The unknown terrifies me, especially not knowing what will become of me when I die. I hold no religious beliefs, instead being purely agnostic, and the possibility that there is nothing after life really freaks me out. I know I wouldn’t be aware of it since I’d no longer be existent to experience my own lack of being, but—if I may use the cliché—it still sends shivers down my spine.

12. How were you introduced to the horror genre?

My mother probably read every Stephen King work he published while she was still alive, and therefore our home library was packed with his books.

13. What is your favorite horror movie? (If you're anything like me, you’re bound to have more than one.)
"Cube" is my all-time favorite horror movie. It’s smart, it’s gutsy, and it contains just the right ratio of psychological horror and the macabre. Several others share the spot of second place: "The Lost Boys," simply because I was a tween when it became a cult hit; "The Underworld," because it has a nice play on vampires v. werewolves; "Silent Hill," because it captures the game so well; "π," because it was so cerebral yet so creepy; and "Gothika," because it kept me guessing.


14. Do you use childhood experiences and your own nightmares as inspiration? Have you ever used some of your own personal phobias in your writing?

I try to leave my life out of my writing, although I do often hit upon my fear of the unknown. I have also turned terrifying events or people who have wronged me in horrific ways into monsters or symbols of the darkness I’ve struggled to rise above or make sense of.

15. Does your creative process (the one where you come up with the concept for a horror story) involve daydreaming; brainstorming; ripping stories from headlines; or using terrific fantasies that you've had?


I brainstorm, although I do let stories slowly develop in my mind before I pursue them. Generally, characters and a handful of events will spur a new story. When something solid comes of it all, I’ll start writing character sketches and basic outlines. Almost always, I have at least a couple of stories floating around in my head, all of which are screaming, “Write me next!”

16. What is one thing that you'd like people to know about horror writers?

Well, I’m not going to say we’re all just normal Joe Schmoes—I know I’m far from completely right in the head—but from what I’ve gathered about other horror writers and my own personal quirks, we’re about as normal as writers of any other genre. I’m the biggest pacifist I know, but I can be pretty violent, even homicidal, in my writing. I’m also a big-time nerd, an animal lover, honest to a fault, and extremely passionate about nearly everything I do. Does that define other horror writers? I can’t really say….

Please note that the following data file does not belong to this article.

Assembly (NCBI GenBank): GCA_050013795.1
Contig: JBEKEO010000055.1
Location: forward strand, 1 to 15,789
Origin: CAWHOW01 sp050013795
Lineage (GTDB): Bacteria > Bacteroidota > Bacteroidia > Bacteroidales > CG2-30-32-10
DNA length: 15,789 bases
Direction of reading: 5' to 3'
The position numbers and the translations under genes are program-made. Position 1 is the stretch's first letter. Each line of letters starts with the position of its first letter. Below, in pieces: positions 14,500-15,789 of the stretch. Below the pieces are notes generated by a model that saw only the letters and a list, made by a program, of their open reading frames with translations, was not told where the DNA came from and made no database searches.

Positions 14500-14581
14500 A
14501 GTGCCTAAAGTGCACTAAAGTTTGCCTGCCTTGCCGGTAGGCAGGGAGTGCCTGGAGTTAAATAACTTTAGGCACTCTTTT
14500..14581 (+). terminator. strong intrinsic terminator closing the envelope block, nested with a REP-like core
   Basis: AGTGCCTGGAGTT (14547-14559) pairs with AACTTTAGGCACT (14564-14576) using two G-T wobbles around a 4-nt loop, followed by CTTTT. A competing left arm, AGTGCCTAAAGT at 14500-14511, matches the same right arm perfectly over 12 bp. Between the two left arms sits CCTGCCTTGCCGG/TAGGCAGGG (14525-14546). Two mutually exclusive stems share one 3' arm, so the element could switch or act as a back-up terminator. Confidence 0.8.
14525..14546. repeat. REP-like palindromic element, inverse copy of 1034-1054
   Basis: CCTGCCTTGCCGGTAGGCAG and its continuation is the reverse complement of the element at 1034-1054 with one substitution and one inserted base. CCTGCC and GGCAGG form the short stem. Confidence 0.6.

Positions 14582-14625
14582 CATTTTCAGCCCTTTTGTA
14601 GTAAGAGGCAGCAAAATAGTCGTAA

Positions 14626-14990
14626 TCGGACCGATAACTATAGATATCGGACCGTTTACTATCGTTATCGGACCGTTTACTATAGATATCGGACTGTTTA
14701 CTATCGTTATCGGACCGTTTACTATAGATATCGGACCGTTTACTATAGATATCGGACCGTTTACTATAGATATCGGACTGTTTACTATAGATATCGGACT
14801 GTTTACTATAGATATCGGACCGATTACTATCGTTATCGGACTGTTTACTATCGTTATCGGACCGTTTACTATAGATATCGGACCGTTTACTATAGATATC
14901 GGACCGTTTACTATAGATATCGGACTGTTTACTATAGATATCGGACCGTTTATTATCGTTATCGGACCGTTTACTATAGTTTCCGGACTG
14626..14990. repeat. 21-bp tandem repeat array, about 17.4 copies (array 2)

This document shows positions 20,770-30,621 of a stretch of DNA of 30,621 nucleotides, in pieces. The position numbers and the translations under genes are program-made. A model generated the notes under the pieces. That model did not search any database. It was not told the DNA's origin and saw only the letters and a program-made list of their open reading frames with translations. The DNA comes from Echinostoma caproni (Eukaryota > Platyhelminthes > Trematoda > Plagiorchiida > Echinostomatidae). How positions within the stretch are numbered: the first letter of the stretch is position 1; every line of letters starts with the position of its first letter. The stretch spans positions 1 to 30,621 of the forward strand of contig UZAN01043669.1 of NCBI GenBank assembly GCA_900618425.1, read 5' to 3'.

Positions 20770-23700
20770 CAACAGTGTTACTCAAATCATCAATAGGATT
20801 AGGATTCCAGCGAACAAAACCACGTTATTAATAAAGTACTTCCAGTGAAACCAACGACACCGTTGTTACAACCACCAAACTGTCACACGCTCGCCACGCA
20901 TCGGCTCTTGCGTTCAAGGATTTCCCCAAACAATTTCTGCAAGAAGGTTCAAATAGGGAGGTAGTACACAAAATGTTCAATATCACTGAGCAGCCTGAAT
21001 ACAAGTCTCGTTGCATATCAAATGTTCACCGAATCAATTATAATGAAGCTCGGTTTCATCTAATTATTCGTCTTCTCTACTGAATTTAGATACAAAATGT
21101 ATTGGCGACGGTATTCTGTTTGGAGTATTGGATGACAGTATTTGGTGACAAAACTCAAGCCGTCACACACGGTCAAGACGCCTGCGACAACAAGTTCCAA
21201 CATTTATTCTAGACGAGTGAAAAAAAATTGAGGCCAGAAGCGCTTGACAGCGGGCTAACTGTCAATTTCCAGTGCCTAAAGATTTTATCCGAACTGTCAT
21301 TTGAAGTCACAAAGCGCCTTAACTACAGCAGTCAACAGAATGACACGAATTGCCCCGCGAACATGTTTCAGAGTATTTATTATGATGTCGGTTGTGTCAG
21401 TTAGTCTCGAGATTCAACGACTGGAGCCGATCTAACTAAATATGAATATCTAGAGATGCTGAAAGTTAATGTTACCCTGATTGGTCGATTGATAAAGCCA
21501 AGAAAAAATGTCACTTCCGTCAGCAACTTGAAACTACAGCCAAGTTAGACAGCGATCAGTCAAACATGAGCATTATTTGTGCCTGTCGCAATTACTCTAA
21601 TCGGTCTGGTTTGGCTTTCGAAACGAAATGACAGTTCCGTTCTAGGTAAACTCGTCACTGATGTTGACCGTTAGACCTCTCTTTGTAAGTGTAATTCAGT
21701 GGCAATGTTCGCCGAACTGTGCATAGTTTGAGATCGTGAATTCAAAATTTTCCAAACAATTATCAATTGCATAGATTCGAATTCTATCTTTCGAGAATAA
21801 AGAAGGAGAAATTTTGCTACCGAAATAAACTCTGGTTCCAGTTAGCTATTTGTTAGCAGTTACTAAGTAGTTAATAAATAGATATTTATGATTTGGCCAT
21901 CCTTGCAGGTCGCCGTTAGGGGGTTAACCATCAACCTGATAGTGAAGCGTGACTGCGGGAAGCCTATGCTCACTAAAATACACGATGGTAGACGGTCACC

17. What got you interested in writing, and how long have you been doing it?

I was an avid reader from a young age. Very early on, I found reading just wasn’t enough. I wanted—no, I needed—to contribute to the vast pool of stories out there, to give to others what other writers had given to me. I wrote my first short story when I was eight or nine; I finished my first full-length novel at fourteen.

18. What, for you, is the hardest part of writing? How do you overcome writer’s block?

Time management is a toughie for me. While I’m definitely prolific, I do tend to go between bouts of writing binges (the most I ever wrote in one day was 12,000 words) and short spans of relative inactivity. I have experienced writer’s block many times, and it’s not always easy to overcome. Sometimes, I’ll shift gears and work on something else. There have been times when I’ve worked on two or three vastly different stories at once, moving from one to the next whenever I hit a block. Sometimes, the well has simply run dry and I can’t do much more than wait for it to refill before dropping the bucket back in.


19. Tell us about your most recent or current novel that you've had published.

My most recent publication is part of an episodic novella series titled "Jane the Hippie Vampire." It’s a dark urban fantasy series, but also with elements of drama, horror, and a bit of humor. I also have a novel set for publication with Eldritch Press, although the release date is still not set. Titled "The Private Sector," the story is a dystopian thriller that contains horror elements.



20. Are you working on your next novel or short story at the moment? If so, what is it about?

I’m working on the fourth installment of "Jane the Hippie Vampire," which I plan on bundling with the first three. I’m also in the development phase of a futuristic horror novel, a techno-thriller of sorts.

Wow! Those are great answers Leigh. Thank you so much for taking the time to write them! Upon reading them, I found that you and I are surprisingly alike in many ways, which makes you, in my humble opinion, an awesome person!